Many first-year engineering students do not have an understanding of the engineering profession or the engineering design process. Their vision of what it means to be an engineer and the engineering design process can sometimes be summed up as brainstorm-build. Many are also unaware of the cyclical process of design-build-test. Most students have also never worked with clients or users. While many students have worked in teams, they have not mastered teamwork, and so they tend to find themselves dividing up the assigned work and trying to put it all together just before deadlines and due dates. Nearly twenty years ago, Northwestern University's McCormick School of Engineering and Applied Science changed the first-year engineering curriculum to include a cornerstone design course. It was an opportunity to expose students to the design process prior to their capstone experience. over the years, the one course grew to two courses-spreading components of the design process over two quarters, and giving the students more responsibility in the second. The courses have a 50-minute lecture and two 80-minute studio sessions weekly. Students register a lecture and a studio section. The studio sections consist of up to 16 students and include two instructors: one engineering and one communication faculty. Additionally, students form groups of four and are paired with an external client who poses the problem statement. For the first course, there is one project per studio section. For the second course, the majority of the sections have up to four projects-one for each four-student team. These two cornerstone design courses are designed to help students develop basic engineering and technology literacy through human-centered design, extensive primary and secondary research, and the testing of the team's ideas building physical mock-ups and assessing them internally and with the client and users. The goal of these courses is to instill empathy in the students through using the user-centered design approach to solve real-world problems by utilizing technology and their engineering skills to develop a design that will improve the daily lives of their clients and users. This work-in-progress paper will discuss the activities that help students start to develop engineering and technology literacy.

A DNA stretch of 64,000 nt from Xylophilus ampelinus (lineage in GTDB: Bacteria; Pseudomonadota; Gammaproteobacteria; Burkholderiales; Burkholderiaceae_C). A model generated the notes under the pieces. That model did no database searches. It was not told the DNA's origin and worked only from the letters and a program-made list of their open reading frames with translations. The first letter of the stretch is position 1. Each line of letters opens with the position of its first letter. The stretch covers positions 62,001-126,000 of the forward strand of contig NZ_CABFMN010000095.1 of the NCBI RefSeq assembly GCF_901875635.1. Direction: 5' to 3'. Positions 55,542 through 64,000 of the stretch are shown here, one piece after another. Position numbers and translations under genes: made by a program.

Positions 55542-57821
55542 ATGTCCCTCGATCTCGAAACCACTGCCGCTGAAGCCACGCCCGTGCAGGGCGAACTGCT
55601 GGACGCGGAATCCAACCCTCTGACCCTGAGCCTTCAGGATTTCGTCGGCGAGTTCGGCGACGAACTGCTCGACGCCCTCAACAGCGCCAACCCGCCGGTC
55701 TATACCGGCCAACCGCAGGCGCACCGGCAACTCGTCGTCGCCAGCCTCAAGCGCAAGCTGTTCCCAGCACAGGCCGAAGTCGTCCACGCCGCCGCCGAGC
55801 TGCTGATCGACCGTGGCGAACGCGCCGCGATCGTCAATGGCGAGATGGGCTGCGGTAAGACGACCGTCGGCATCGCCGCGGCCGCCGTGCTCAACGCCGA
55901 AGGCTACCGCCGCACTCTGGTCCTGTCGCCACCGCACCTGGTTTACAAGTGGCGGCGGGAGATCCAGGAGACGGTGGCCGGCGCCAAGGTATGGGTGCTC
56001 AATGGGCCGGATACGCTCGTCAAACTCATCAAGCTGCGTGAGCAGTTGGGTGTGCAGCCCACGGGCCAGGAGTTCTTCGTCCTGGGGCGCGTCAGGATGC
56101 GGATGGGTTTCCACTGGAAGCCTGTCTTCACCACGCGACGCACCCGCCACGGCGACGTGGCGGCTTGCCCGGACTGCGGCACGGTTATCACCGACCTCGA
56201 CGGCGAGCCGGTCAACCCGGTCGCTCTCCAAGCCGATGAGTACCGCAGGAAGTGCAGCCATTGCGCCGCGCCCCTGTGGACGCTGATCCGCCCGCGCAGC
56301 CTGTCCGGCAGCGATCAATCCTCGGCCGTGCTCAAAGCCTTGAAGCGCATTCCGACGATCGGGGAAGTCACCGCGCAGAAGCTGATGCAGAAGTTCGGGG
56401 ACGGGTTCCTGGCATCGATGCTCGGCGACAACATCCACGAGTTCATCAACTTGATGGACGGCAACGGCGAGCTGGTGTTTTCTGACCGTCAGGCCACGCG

|Original language||English (US)|
|Journal||ASEE Annual Conference and Exposition, Conference Proceedings|
|State||Published - Jun 23 2018|
|Event||125th ASEE Annual Conference and Exposition - Salt Lake City, United States|
Duration: Jun 23 2018 → Dec 27 2018
ASJC Scopus subject areas